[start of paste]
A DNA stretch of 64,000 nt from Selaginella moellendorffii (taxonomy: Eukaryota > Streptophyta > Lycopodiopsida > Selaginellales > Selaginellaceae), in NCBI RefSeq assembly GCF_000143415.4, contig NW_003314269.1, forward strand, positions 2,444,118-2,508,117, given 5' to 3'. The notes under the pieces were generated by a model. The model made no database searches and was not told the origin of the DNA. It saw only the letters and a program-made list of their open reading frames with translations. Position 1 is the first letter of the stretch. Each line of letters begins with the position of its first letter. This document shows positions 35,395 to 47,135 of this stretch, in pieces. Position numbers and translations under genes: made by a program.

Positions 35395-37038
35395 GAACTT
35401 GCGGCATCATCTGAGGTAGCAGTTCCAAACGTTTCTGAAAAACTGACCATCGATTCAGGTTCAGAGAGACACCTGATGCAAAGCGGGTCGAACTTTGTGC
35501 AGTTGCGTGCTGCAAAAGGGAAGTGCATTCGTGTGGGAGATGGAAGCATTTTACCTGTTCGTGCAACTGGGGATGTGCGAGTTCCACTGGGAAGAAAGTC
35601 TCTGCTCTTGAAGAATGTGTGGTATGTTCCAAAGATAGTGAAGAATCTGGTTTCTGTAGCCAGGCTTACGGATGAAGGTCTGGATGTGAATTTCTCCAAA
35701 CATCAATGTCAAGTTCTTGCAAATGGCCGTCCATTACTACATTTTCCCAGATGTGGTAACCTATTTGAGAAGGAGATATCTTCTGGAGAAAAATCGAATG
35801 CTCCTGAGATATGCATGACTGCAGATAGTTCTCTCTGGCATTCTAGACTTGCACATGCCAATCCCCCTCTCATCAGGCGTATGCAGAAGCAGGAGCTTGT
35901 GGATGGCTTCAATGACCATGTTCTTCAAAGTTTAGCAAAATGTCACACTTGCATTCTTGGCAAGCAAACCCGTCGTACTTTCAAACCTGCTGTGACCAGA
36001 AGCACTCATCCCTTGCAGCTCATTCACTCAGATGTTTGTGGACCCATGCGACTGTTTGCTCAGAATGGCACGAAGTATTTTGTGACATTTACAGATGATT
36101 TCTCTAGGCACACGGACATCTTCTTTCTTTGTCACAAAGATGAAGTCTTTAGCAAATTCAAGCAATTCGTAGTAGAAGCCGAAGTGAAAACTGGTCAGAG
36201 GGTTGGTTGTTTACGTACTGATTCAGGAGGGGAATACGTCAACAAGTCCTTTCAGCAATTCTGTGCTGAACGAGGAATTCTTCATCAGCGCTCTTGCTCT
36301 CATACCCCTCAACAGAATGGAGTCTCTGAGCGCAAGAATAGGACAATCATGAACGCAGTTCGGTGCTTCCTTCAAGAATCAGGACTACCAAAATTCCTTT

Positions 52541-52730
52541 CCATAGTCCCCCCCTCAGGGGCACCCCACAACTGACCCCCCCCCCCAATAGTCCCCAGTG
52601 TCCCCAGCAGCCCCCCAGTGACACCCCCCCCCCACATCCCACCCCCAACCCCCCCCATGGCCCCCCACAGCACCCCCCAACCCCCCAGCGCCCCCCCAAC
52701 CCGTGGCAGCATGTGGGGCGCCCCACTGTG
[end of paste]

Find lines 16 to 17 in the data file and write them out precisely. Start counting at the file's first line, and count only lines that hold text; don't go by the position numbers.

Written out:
52601 TCCCCAGCAGCCCCCCAGTGACACCCCCCCCCCACATCCCACCCCCAACCCCCCCCATGGCCCCCCACAGCACCCCCCAACCCCCCAGCGCCCCCCCAAC
52701 CCGTGGCAGCATGTGGGGCGCCCCACTGTG